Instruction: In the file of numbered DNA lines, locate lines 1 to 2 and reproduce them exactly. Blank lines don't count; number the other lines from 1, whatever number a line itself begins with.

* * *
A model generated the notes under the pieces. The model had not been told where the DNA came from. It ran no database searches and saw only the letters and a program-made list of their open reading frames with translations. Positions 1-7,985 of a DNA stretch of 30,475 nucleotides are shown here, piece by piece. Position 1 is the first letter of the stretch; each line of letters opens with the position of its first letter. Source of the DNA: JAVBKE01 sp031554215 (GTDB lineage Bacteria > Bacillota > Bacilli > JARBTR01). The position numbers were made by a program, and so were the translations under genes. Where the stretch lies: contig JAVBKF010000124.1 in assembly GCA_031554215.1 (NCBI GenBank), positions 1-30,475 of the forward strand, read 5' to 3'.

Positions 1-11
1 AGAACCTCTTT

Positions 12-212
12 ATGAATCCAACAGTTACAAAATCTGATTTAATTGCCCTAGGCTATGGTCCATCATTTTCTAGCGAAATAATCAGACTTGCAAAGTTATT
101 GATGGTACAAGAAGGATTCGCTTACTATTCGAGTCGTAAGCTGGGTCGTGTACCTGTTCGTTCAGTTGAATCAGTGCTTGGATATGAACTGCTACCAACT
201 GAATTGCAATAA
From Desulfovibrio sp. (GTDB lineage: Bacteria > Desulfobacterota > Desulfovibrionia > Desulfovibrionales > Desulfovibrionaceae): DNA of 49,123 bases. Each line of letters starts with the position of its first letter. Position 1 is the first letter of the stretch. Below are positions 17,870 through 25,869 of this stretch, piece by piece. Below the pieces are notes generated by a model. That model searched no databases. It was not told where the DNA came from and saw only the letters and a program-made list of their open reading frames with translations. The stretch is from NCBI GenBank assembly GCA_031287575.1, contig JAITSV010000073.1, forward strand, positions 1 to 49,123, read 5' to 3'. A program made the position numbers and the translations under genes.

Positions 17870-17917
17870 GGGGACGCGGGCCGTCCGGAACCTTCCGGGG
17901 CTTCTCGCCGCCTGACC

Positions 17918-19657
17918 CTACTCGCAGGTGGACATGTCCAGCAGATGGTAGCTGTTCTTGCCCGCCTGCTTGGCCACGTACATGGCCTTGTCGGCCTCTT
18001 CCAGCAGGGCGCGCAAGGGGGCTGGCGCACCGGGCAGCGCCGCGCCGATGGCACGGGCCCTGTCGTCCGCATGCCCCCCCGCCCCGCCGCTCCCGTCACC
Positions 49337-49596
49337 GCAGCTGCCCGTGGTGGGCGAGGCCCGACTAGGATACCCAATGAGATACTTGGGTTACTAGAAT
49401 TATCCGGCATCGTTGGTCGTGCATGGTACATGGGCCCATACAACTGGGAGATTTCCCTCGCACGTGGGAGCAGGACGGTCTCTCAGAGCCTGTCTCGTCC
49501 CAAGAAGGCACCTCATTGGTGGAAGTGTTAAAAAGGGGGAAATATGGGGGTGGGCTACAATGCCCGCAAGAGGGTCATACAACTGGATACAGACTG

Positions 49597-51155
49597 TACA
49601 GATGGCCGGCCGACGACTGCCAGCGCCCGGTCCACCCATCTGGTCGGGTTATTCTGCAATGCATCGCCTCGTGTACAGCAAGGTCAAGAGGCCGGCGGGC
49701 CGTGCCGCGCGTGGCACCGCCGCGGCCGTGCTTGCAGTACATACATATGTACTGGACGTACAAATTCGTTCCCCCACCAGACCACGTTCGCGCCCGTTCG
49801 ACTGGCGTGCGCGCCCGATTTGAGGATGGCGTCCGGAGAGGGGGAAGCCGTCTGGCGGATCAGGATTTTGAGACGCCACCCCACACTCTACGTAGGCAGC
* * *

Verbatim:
A model generated the notes under the pieces. The model had not been told where the DNA came from. It ran no database searches and saw only the letters and a program-made list of their open reading frames with translations. Positions 1-7,985 of a DNA stretch of 30,475 nucleotides are shown here, piece by piece. Position 1 is the first letter of the stretch; each line of letters opens with the position of its first letter. Source of the DNA: JAVBKE01 sp031554215 (GTDB lineage Bacteria > Bacillota > Bacilli > JARBTR01). The position numbers were made by a program, and so were the translations under genes. Where the stretch lies: contig JAVBKF010000124.1 in assembly GCA_031554215.1 (NCBI GenBank), positions 1-30,475 of the forward strand, read 5' to 3'.

Positions 1-11